I have mentioned in a couple of posts that Grandma Harris has been ill. I refrained from giving details because she didn't want anyone to know what was wrong. At this point, I think the time for that concern has passed.
Just over four weeks ago she went into the hospital due to pain from some age-related abdominal issues. While they were conducting an ultrasound for that, they discovered abnormal spots, so they did a CT scan. Diagnosis: stage four liver cancer. As I have since learned, the liver is almost never a primary site for cancer. It's usually a secondary site where the cancer spreads. Which basically means that this cancer has been doing its work for some time now.
Understandably, she opted not to undergo radiation or chemo at her age (today is her 88th birthday). Neither did she want any further testing to find out more specifics about the cancer. At first, the plan was to go into rehab, get strong enough for laproscopic surgery, have abdominal issues repaired and enjoy as good a quality of life as she could for whatever time she had left. She was transferred to a rehab facility, but she never got any stronger.
When we saw her last week, she had been in the rehab place for maybe 10 days, and she was pretty weak. I think the thing that surprised me the most was that she didn't have enough energy to have a real conversation, and that has never happened with her before. She has always been so sharp, mentally, and we have had good, deep conversation until very recently. I think that's what I was expecting to do when I saw her, and it was hard when she wasn't strong enough to talk in that way.
In the past week, she has failed quickly. Today, the doctors are saying that she has only a few days left. The hospice nurses have started providing care for her right there in the rehab place. It is good to know that someone is there with her around the clock.
So tonight I am grieving. It is hard being so far away while this is happening. Since I really wouldn't be able to communicate with her even if I were there, I am probably not going to try to get home before she dies. If she has some time when she can listen, I am going to try to call and talk to her this weekend, even if she can't talk back.
Last weekend when I said goodbye, I was hoping it wouldn't be for the last time, but I knew that it might. So I am glad I got to tell her that I love her ten thousand whales. That's what she always told me. I'm not even sure anymore how that started. But it's how we've ended dozens—maybe hundreds—of phone calls over the years. I'm glad I got to say it one more time.
She has been an awfully good Grandma. We spent so much time at her house when we were little. She would always come and sleep in the guest room with us when we spent the night. I remember the blue tupperware box in her pantry that she kept stocked with goodies. I remember shrimp cocktail at Christmas and loading the cocktail sauce with horseradish until it reamed out your sinuses. Those were her words: "ream out your sinuses."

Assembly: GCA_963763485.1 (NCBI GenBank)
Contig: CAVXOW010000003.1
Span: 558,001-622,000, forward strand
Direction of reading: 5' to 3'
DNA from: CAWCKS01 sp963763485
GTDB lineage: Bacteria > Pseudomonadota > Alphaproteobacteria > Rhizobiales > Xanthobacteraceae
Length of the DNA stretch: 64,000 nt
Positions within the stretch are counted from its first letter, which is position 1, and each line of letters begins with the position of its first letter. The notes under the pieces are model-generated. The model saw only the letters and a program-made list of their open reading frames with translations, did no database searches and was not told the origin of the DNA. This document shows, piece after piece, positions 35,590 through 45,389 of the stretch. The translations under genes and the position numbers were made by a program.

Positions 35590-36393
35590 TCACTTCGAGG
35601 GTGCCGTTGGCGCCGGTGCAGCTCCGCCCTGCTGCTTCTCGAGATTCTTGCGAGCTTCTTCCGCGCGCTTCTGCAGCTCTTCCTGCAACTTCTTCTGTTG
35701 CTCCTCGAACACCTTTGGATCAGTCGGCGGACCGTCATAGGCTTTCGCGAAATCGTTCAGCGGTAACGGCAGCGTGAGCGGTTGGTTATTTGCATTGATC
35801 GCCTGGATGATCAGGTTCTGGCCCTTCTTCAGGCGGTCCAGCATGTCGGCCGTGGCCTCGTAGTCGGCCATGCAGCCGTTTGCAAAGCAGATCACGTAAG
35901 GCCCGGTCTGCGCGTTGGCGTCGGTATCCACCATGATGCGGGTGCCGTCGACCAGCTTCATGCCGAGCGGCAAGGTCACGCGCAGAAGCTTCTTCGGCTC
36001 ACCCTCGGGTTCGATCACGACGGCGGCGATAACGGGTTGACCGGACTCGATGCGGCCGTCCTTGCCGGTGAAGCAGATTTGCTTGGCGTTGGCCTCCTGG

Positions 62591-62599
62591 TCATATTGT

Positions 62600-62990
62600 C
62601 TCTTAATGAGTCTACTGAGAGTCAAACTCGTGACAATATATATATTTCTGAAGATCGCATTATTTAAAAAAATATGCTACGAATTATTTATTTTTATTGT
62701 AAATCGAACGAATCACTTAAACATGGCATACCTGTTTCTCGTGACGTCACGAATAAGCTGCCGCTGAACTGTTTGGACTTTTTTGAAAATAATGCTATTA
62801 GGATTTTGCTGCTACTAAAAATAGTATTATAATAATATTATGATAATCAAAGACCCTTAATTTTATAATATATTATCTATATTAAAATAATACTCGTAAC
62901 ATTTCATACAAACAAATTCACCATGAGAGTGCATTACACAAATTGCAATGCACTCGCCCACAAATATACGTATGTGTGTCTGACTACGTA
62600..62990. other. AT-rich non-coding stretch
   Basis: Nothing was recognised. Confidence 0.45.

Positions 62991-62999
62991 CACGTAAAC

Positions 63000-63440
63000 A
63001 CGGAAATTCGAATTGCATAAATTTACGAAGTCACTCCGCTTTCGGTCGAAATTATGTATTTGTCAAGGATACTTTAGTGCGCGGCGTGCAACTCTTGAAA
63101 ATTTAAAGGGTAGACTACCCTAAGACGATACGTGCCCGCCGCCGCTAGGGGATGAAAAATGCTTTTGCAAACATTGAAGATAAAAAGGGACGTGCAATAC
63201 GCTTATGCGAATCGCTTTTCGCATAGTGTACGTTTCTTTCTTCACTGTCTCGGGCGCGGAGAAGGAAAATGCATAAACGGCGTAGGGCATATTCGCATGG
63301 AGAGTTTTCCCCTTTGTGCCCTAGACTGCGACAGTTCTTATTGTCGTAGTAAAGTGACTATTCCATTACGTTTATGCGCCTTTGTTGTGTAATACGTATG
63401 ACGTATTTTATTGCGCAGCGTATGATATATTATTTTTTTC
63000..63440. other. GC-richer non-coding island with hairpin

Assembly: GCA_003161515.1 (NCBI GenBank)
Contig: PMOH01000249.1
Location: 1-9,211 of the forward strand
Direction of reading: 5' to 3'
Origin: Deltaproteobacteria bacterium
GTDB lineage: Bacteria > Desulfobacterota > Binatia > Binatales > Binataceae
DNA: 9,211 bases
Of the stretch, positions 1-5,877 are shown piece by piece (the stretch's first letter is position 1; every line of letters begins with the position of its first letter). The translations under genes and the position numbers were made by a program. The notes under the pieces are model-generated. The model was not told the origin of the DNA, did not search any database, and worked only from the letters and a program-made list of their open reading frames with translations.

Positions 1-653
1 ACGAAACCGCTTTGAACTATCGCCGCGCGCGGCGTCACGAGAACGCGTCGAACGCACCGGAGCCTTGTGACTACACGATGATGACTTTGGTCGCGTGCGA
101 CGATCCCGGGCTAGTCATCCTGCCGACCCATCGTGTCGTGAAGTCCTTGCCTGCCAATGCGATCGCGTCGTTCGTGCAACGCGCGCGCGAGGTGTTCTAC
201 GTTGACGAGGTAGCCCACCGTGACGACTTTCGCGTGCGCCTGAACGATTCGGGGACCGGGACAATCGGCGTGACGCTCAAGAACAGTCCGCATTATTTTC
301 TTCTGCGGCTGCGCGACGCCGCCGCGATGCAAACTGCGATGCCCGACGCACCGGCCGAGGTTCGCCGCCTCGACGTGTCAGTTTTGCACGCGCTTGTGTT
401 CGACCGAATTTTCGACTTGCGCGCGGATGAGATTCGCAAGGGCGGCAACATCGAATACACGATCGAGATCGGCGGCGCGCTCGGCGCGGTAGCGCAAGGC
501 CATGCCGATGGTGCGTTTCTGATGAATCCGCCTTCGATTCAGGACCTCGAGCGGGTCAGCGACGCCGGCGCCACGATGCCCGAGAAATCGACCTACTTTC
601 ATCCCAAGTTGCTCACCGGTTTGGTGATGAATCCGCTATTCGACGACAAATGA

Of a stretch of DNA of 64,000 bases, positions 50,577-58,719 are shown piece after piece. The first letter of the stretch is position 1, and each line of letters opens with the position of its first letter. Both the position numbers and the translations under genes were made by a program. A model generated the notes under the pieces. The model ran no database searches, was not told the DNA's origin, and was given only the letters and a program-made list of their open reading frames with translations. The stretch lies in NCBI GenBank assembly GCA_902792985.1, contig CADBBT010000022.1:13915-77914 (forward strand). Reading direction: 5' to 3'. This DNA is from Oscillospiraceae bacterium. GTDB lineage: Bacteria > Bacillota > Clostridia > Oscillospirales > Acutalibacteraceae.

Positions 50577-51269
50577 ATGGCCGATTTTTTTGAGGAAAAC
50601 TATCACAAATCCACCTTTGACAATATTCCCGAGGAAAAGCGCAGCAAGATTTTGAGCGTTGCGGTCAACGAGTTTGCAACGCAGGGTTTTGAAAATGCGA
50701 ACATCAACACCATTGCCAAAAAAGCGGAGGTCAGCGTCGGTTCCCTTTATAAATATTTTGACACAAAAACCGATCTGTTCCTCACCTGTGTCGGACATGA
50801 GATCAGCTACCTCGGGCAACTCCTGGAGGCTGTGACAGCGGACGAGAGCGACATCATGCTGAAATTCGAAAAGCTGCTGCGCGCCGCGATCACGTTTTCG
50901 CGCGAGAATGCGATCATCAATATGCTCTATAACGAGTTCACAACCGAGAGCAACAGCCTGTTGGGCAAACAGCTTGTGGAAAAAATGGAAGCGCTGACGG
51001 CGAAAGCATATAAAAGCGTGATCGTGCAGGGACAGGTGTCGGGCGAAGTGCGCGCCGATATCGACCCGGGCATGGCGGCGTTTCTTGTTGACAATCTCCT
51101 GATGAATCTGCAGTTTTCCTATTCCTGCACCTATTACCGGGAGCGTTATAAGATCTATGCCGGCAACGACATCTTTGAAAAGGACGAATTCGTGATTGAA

I have fond memories of walking with her to the Black Lane school playground, or to 7-11, where she would let us buy treats. I have very specific memories of the sound made by the metal-framed, yellow vinyl stroller as she pushed one of the little boys and I walked beside.
I loved dying Easter eggs with her each year. They weren't just any Easter eggs. They were elaborately decorated with clear wax, then dipped in their colors. She spent many hours perfecting the dot and stoke technique for the wax and I spent many hours trying to imitate it. That's something I can take from her and pass on to my family.
Because of her, I know about 10 phrases and bits and snatches of one nursery rhyme in Russian. Because of her, I (almost) always remember to put dates on photographs and keepsakes, because she would never let me hear the end of it if I didn't. Because of her, I love Jeopardy.
When I was in college, her house was right on the way to and from Taylor, so I would often stop off and see her on my way there and back. She always had a glass of iced tea for me. Her iced tea is like nobody else's.
My Grandma has always pushed herself really hard. Maybe it was because she was never quite good enough for her own mother when she was growing up. Now as she approaches the finish line of life, I have prayed and prayed that she will be able to cease striving and receive from the Lord his healing, his peace, his forgiveness, his rest. I think she knows God. She talks to him every day. But today I hope she will come to know him in his fullness, not seeing him as a displeased parent, but seeing him with arms wide open, ready to receive her.
Redemption is real. Times like these make me hunger for it more than usual. I long for the time when our Father makes all things new. And whole. My grandma has a chance to experience that sooner rather than later. May it be so.
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